Singapore — A few netizens are discussing if Singapore will be able to reduce its reliance on cheap manual labour.
A Facebook group known as “Wake Up, Singapore” brought up the question in one of its recent posts.
The post included a screenshot of an article on CNA written by Gabrielle Andres, titled “Main contractors for 5 BTO projects unable to continue due to financial difficulties; further delays expected: HDB”.
The article listed the five Build-to-Order (BTO) residential projects that would be delayed: Senja Ridges, Senja Heights, Sky Vista @ Bukit Batok, Marsiling Grove, and West Coast Parkview.
In the caption, Wake Up, Singapore asked if netizens were of the impression that Singapore would be able to stop relying so heavily on cheap manual labour in the future.
It also stated that other countries manage to keep housing prices affordable while construction workers, a majority of which local, are paid competitive wages. This essentially translates to lower profits for construction firms and employers on average.
“Can Singapore follow suit?” the Facebook group questioned.
In response to the question, a netizen remarked that it would be difficult to hire citizens to take up jobs in the construction sector, even with higher wages. However, a few others commented that for the right price, much more people would actually be willing to enter the industry.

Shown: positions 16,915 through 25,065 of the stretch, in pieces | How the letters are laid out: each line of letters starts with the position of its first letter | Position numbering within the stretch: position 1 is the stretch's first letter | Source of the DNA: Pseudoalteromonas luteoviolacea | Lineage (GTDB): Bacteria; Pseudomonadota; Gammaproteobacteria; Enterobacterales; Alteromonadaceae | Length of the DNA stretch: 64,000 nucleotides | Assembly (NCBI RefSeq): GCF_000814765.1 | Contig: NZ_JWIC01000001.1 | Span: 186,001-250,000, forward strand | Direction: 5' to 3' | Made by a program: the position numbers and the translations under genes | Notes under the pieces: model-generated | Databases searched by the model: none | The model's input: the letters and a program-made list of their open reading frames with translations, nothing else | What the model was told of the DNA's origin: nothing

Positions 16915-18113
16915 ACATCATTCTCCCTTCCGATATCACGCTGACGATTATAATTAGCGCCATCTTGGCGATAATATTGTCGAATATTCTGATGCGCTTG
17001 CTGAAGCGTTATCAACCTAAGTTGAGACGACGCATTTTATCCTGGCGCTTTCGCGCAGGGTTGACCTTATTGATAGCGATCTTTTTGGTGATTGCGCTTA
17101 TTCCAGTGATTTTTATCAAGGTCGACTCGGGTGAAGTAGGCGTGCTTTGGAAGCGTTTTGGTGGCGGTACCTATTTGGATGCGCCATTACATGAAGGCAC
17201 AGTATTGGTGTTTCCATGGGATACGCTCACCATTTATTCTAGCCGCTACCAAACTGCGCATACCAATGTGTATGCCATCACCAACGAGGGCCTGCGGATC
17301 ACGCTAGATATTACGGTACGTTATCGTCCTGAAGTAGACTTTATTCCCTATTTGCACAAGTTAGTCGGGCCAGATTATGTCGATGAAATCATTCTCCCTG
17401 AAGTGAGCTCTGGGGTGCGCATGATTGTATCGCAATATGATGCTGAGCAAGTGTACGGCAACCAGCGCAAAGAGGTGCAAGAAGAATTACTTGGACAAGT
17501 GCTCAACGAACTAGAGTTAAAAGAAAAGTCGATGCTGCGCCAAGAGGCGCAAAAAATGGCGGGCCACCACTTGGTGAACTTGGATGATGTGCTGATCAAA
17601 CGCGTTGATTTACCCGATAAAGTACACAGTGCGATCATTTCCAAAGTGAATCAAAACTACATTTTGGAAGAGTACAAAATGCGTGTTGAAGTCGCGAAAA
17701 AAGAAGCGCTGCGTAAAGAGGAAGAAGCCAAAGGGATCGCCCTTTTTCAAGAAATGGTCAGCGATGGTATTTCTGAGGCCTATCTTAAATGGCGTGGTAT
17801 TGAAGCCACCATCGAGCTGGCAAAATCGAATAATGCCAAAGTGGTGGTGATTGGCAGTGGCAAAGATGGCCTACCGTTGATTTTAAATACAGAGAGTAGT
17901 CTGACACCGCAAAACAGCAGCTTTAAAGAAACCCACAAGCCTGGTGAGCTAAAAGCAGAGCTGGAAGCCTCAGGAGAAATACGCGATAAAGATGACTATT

Another netizen remarked that land constraints led to hefty price tags for land, leaving contractors smaller profits. He theorized that it led to contractors skimping on materials, which resulted in lower quality of residences in the more recent years.
Wake Up, Singapore was formed in Sept 2013 and aims to bring about changes to the political scene in Singapore. Those involved in the group label themselves as a group of young activists who want to highlight major issues in Singapore and around the globe.
In addition, it calls for social reform and justice and often covers controversial topics that the mainstream media is afraid to broach. It aims to increase awareness of social issues among those in Singapore, especially among youths.
You Zi Xuan is an intern at The Independent SG. /TISG
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